He turned to George Ignatieff ... for advice on a rationale for his hesitation on acquiring nuclear warheads. "I tried to make him understand," Ignatieff said, "that by committing Canada to an integrated North American defence system, he had accepted a subordinate role in a strategy based almost entirely on the nuclear deterrent."

Diefenbaker told Ignatieff that he'd been misled by the military into believing the Bomarc-B anti-aircraft missile [that replaced the Avro Arrow] could use conventional weapons — a claim that flies in the face of all evidence. An earlier version of Bomarc, the Bomarc-A, was capable of using conventional warheads, but Diefenbaker had deliberately committed Canada to the nuclear-only Bomarc-B. "The day he approved NORAD," Ignatieff said, "he embarked on a course which led to the acceptance of nuclear weapons."

Ignatieff, although a diplomatic realist, was also an indefatigable champion of disarmament, and he sought to provide Diefenbaker with a formula that he could use with Kennedy in articulating the near-incomprehensibility of Canada's official position on warheads. The urbane diplomat proposed that the prime minister say he would accept warheads on two conditions: first, if there were joint control in their use — a joint control of Diefenbaker's particular definition; and second, only if an all-out effort at disarmament were launched first and if, at the end, it was determined that there could be no progress.

That formula would buy Diefenbaker some time and it might well wash politically in Canada, even if it wouldn't in Washington. "Making clear-cut decisions was not part of Diefenbaker's nature," Ignatieff later remarked. (6)

George Ignatieff, was the father of Michael Ignatieff, the next prime minister of Canada; making George Munro Grant his grandfather, through his mother Alison; the niece of the Governor General at the time, Vincent Massey.

Diefenbaker's feud with JFK is believed to be responsible, in part, for his downfall. Michael Ignatieff's uncle George Parkin Grant, was a devout Diefenbaker follower. Upon his demise he wrote a book : Lament For a Nation, believing that Canada would now be selling out to the U.S. The book became a Bible to Canada's left, despite the fact that George Parkin was a Conservative Christian. (7)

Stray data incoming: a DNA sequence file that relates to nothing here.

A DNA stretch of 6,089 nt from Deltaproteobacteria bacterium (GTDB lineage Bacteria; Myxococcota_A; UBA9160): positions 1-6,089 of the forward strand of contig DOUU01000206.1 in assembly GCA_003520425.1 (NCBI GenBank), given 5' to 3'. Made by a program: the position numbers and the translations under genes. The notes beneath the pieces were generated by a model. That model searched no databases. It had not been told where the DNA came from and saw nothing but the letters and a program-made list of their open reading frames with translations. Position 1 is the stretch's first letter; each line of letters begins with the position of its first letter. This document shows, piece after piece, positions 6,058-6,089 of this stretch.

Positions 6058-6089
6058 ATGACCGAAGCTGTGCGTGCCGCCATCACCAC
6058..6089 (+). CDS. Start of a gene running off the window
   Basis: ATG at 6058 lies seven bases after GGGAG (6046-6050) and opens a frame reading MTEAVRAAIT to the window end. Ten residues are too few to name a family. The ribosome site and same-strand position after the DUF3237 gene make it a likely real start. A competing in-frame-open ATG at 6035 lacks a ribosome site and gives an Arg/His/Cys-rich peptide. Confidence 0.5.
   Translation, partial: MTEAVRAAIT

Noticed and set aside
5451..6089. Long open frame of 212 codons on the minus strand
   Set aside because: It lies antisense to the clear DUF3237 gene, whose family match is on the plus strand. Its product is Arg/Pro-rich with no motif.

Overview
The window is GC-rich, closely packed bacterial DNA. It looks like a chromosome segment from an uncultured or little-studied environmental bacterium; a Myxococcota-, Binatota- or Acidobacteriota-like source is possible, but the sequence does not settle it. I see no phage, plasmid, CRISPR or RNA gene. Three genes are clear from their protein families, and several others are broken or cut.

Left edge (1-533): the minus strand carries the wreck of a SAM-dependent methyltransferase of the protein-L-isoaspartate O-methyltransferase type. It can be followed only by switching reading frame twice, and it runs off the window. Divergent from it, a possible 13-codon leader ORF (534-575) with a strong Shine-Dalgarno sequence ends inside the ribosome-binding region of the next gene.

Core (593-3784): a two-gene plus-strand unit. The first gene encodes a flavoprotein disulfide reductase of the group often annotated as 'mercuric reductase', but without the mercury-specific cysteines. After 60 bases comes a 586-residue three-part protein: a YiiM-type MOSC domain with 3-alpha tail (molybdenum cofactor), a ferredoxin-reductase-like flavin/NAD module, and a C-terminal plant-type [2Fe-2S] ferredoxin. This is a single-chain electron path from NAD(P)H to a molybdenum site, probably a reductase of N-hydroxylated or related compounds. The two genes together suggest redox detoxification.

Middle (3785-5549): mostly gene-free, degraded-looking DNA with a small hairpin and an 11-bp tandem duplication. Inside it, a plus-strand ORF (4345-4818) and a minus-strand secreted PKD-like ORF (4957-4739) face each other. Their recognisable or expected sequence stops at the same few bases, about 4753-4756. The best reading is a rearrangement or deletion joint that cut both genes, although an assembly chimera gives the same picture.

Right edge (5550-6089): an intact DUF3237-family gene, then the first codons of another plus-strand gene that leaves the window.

And it is this background that Michael Ignatieff will be taking with him as leader of this country. He is not "just visiting" as the Reformers suggest, but is to the very soul, a Canadian.

Forbes magazine recently named him one of the top 100 people to watch as an international star:

"Michael Ignatieff. After decades in Britain and the U.S., the professional intellectual returned to his native Canada and became head of the Liberal party. If a federal election is called in 2010, he could become the next prime minister, and the Canadian head of state with the biggest international profile since Pierre Trudeau."

The above picture appears in Pierre Trudeau's Memoirs. The caption reads: "Amid unusually comfortable surroundings at London School of Economics I chatted with Michael Ignatieff, son of distinguished Canadian diplomat George Ignatieff." (8) Michael not only taught at the London School of Economics, but also Harvard, Oxford, Cambridge and the University of Paris, among others.

It's not good enough to simply convince people that the Harper government must go, but we also have to give Canadians something and someone to believe in.


* Two brothers Terentiy and Lukyanov also fled from the Ukraine during the Russian Revolution, settling in Chicago. Terentiy Lavrentievich's wife Anna and son Zinoviy, had fled with him, and eventually they made their way to Brantford Ontario, where four more children would be born: Fedor, Vasiliy, Ekaterina, and Olga.

About 1930 conditions in their homeland had improved and Anna wanted to return, but Terentiy preferred to stay in Canada, so the family separated. He would then marry a Polish girl, Mary of Pidhaytsi, Ukraine, and they would have a son named Walter who would eventually have a son named Wayne, who would grow up to be the greatest hockey player that ever lived.


1. True Patriot Love: Four Generations in Search of Canada, by Michael Ignatieff, Penguin Books, 2009, ISBN: 978-0-670-06972-9, Pg. 33

2. GRANT, GEORGE MONRO, Dictionary of Canadian Biographies, 1901-1910 (Volume XIII)

3. George Munro Grant, Wikipedia

4. The Rev George Monro Grant (1835-1902), Queen's Encyclopedia

5. The Russian Album, By: Michael Ignatieff, Penguin Books, 1987, ISBN: 978-0-14-317165-2, Pg. 153-162

6. Kennedy & Diefenbaker:The Feud That Helped Topple a Government, By Knowlton Nash, McClelland & Stewart, 1991, ISBN: 0-7710-6711-9, Pg. 100-101

7. Patriot Love, Ignatieff, 2009, Pg. 144-145

8. Memoirs, By Pierre Elliot Trudeau, McClelland & Stewart, 1993, ISBN: 0-7710-8588-5, Pg. 41